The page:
In six weeks or so, he will be the one taking me to ECT. It’s not the most usual way for a couple to get closer to each other, but his taking me to my ECT appointment will only bring us closer to a relationship that’s already built on understanding, respect and love.
June 12, 2011
I’m watching the game 6 of the NBA Finals between the Dallas Mavericks and the Miami Heat. It’s been a set of exciting games, with the Mavs leading the Heat 3-2. I’m not usually that much of a NBA watcher, but this series has been a pretty interesting one. Though most critics are speculating on a Heat win, I am rooting for the Mavs. Moreover, I’m rooting for the Mavs’ star player, Dirk Nowitzki. He’s a 7-ft, German guy who really is an amazing player.
Why am I talking about Dirk Nowitzki on this blog? First, I was just inspired by Dirk’s perseverance. In game 4, he was running a 102 degree fever and still managed to score over 20 points, including the game-winning shot. But perhaps more than that is his heart. He lost the NBA finals in 2006, and when I hear him talk about it, it is obvious that it was a crushing blow to him. But what you see in him now is that he is confronting all his demons from several years ago. I think it’s hard for any of us to lose something we wanted and then regain courage to go at it again, at full or even fuller strength than what we gave last time. We are usually so hurt by such experience that we may never want to even make another run at it. It’s so hard to be brave about something once we’ve been hurt by it once. With Nowitzki, his bravery is in full effect right now.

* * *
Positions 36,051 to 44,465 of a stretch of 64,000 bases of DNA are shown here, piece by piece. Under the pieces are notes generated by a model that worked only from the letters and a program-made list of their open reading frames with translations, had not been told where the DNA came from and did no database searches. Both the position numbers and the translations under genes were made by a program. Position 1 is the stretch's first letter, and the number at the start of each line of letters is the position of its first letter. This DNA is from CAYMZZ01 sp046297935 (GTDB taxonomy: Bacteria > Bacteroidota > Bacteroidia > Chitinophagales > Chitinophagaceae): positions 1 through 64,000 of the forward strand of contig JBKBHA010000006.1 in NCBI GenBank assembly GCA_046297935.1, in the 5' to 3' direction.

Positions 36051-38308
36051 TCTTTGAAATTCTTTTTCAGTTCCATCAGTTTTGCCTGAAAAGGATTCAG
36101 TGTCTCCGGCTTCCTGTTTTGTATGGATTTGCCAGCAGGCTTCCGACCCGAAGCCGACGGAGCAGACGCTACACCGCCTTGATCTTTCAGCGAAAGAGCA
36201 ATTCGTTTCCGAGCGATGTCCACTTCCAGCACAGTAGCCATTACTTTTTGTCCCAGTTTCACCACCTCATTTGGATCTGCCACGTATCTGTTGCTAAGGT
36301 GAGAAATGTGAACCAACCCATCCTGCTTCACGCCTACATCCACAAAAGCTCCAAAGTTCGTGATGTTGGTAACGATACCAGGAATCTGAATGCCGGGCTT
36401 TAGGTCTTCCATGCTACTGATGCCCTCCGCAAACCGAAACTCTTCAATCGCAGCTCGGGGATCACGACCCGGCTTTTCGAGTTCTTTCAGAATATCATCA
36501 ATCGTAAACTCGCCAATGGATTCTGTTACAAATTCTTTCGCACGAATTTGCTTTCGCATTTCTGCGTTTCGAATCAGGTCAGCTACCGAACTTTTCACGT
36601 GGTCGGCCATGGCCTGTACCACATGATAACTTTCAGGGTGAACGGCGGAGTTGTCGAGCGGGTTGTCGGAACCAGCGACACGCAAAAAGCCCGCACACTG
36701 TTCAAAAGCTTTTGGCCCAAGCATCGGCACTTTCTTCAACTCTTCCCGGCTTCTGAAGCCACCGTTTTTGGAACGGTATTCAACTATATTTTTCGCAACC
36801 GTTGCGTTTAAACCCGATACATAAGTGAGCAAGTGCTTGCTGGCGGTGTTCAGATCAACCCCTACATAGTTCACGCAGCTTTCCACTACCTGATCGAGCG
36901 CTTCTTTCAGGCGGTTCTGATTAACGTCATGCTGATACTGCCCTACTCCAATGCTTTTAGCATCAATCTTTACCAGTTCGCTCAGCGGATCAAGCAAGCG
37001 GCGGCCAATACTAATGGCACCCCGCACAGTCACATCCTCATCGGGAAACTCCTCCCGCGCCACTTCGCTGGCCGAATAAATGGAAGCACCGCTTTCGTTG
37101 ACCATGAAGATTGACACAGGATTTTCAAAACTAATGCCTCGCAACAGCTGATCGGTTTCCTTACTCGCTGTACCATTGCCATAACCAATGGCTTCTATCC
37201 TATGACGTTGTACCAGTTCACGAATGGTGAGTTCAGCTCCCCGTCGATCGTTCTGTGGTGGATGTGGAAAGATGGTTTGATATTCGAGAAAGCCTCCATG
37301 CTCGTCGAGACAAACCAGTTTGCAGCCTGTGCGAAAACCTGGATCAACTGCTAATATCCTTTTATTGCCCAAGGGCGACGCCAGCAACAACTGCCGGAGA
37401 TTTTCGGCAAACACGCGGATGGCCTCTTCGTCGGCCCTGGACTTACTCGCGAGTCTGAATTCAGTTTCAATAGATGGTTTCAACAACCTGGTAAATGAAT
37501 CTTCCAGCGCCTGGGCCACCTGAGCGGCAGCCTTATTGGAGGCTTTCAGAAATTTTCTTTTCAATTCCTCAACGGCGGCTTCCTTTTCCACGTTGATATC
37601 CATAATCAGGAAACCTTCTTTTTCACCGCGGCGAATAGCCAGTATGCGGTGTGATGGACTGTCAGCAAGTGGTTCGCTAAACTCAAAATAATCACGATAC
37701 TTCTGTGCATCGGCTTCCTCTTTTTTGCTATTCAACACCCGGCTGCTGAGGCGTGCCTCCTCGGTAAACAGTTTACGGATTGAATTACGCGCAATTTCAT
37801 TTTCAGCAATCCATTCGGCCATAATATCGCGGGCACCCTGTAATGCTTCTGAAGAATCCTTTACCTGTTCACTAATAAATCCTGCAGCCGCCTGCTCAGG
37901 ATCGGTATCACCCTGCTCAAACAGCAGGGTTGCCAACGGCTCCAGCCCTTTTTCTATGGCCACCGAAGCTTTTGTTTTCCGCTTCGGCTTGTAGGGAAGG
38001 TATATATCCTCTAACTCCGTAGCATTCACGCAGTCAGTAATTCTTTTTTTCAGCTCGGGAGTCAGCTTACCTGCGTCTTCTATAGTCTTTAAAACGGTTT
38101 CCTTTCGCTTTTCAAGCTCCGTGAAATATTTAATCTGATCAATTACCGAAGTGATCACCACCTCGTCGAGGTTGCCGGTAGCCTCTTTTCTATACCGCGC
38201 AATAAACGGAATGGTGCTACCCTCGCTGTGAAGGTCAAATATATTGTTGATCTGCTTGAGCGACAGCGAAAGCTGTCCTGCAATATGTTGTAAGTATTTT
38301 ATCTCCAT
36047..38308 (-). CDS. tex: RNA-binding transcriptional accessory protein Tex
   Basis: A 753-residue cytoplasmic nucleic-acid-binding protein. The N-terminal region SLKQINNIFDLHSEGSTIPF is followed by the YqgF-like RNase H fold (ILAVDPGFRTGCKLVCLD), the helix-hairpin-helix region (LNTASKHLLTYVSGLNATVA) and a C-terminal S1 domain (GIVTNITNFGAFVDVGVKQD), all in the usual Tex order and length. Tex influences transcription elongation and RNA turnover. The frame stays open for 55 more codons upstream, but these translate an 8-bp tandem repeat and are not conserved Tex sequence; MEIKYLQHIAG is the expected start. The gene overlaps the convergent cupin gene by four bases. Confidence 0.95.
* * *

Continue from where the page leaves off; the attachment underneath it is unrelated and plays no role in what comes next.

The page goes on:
I get scared to face life since my deep fall into depression, and while I suppose I’m making a slow climb out of it right now through ECT and other treatments, it’s not easy to pull my life up by the bootstraps and act like I really want it— because I am easily reminded about where this could all go again. But watching Dirk and his fight to win it all makes me tell myself that it’s okay to make a run for it, even at the risk of possibly losing. After all, a “life unexamined is not worth living.”
It’s half time, and the Mavs are leading by 2. I’ve got to go back and root for Dirk!